Nottingham - Ravi Shastri said India now had its most potent pace attack of all time following a crushing 203-run victory over England in the third Test at Trent Bridge.
India's pacemen took 19 out of 20 England wickets in Nottingham before Ravichandran Ashwin, an off-spinner, ended the match just 10 minutes into Wednesday's fifth and final day by dismissing No 11 James Anderson.
Because the dry and dusty pitches often found in India traditionally favour spinners, their Test attacks were once dominated by slow bowlers.
But it was a very different story as the pacemen held sway at Trent Bridge, with all-rounder Hardik Pandya taking five for 28 in England's first innings 161 and fast bowler Jasprit Bumrah five for 85 in the hosts' second innings 317.
Moreover, India also have the likes of Bhuvneshwar Kumar and Umesh Yadav waiting in the wings.
Team coach Shastri, asked if India now had their best pace attack of all time, told reporters: "By a mile, by a mile. No (other India) team comes even close."
Bumrah bowled a marathon 26 overs during Tuesday's play, a feat made all the more remarkable by the fact this was his first competitive match since suffering a thumb injury in a Twenty20 international against Ireland in Dublin on June 27.
"He is different, he is like when (Lasith) Malinga came on the scene or a Mitchell Johnson," said Shastri of the 24-year-old Bumrah, who only played the first of his four career Test against South Africa in Cape Town in January.
"He has that element of surprise... With that long spell he surprised us as well - almost 30 overs in that one innings, for someone who has not played for a month and a half is commendable."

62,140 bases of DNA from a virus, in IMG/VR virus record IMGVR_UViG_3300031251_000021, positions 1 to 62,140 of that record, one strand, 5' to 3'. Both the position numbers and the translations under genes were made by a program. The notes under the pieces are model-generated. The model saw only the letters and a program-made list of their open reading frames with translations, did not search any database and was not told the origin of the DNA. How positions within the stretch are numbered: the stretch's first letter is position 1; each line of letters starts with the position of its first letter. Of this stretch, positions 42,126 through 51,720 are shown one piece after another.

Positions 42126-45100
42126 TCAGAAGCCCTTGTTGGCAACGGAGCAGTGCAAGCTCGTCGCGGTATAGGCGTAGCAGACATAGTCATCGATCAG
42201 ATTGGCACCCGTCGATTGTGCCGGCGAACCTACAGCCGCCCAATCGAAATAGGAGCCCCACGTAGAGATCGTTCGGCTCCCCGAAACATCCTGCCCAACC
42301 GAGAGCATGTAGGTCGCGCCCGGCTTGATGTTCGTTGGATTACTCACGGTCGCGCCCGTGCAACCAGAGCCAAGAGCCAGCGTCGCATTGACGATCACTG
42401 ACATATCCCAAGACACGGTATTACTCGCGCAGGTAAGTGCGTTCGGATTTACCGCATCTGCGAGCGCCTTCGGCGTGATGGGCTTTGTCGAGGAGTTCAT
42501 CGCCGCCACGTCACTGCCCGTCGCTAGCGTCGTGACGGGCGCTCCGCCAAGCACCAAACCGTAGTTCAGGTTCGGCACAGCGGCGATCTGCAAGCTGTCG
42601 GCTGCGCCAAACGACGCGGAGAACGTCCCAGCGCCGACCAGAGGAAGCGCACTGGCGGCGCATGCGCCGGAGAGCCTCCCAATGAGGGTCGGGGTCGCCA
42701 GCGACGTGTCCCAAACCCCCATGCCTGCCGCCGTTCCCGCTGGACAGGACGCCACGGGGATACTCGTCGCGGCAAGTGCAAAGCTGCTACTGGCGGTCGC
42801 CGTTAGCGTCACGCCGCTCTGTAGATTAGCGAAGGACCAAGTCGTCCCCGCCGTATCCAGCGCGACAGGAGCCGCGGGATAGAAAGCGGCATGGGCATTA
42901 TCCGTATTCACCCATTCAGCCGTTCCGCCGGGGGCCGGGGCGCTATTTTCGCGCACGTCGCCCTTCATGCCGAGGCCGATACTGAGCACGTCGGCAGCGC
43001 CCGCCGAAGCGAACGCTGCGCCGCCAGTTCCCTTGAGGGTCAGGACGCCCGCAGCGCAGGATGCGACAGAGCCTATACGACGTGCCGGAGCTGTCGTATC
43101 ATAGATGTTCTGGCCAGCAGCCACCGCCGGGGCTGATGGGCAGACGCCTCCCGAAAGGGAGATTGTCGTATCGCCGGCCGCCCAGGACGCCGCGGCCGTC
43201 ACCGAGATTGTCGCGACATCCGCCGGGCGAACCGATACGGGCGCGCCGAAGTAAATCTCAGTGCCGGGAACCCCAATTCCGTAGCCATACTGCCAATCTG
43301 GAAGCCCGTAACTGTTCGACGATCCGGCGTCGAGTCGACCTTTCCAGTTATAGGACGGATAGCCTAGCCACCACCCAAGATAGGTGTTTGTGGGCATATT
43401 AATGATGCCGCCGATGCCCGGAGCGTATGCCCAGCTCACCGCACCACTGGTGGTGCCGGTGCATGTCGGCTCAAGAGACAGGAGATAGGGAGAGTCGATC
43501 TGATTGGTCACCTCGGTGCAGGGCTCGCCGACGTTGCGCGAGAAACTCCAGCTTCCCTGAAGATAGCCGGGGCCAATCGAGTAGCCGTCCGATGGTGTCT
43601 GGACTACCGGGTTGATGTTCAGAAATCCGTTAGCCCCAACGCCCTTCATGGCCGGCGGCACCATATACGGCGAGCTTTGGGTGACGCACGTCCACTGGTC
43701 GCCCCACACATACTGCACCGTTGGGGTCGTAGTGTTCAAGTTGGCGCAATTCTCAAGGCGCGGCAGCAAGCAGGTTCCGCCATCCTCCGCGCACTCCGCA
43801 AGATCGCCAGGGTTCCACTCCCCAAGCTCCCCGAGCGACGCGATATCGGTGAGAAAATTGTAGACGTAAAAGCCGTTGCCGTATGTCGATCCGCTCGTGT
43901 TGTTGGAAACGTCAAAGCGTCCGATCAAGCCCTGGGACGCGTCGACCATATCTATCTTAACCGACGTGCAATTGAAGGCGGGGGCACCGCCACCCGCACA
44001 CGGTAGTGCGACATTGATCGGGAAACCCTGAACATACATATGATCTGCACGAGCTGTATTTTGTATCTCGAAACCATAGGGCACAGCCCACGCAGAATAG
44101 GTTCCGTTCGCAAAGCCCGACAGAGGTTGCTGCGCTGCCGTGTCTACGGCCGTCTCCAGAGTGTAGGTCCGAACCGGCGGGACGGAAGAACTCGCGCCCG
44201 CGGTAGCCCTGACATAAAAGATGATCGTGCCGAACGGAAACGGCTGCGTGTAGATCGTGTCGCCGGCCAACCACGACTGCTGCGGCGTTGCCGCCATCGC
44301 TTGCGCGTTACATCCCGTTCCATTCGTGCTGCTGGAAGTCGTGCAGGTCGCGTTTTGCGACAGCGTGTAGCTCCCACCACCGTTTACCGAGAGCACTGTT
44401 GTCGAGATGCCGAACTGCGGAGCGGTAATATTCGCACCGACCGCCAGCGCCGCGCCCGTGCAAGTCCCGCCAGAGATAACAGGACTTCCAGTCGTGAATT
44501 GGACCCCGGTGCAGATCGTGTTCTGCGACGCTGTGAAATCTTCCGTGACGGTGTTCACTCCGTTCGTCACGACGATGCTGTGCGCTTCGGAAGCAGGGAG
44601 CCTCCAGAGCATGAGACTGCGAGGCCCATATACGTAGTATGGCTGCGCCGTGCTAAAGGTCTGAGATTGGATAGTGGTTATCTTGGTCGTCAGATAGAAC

India may be the world's top-ranked Test side but in the past five years they have won just one of their six previous series outside of Asia, against a struggling West Indies.
But Shastri who has been involved in India's backroom set-up since 2014, initially as team director, was adamant they could be a force abroad.
"In the four years I've been doing this job, I think if you look at a clinical performance overseas, I think this has to be the best.
"When you look at all three departments, they stood up. As a batting unit, as a catching unit and as a bowling unit, so you can't ask for more.
"The endeavour of this team is to be the best travelling team in the world," former spin-bowling all-rounder Shastri, a member of the India side that won 2-1 in England in 1986, added.
"And I believe they're almost there. In India, we know what we can do. Especially if we play in conditions that suit us, very few teams will have a sniff.
"But to go to South Africa, England, Australia and try and win there, that's the endeavour of this team and they have it in them," the 56-year-old insisted.
India's comprehensive win in Nottingham - just their seventh Test-match victory in England - followed a huge innings and 159-run defeat by England at Lord's after a narrow loss in the series opener at Edgbaston.
"All I asked the boys was to give me some accountability and they were simply magnificent," said Shastri, who attributed the vastly improved performance to "mental rest".
Trent Bridge also proved a triumph for Virat Kohli, the India captain's innings of 97 and 103 seeing the star batsman named man-of-the-match.
"What can you say about him?," said Shastri. "All you can say is 'well played', there is nothing else to say.
"He is a champion player."
India are bidding to become just the second team in Test history to win a five-match series from 2-0, with a Don Bradman-inspired Australia the only side to have achieved that feat when they defeated England back in 1936/37.
But Shastri brushed aside the comparison ahead of the fourth Test in Southampton, which starts on August 30.
"One match at a time, we live in the present," he said. "We move to Southampton and start afresh, take a fresh guard."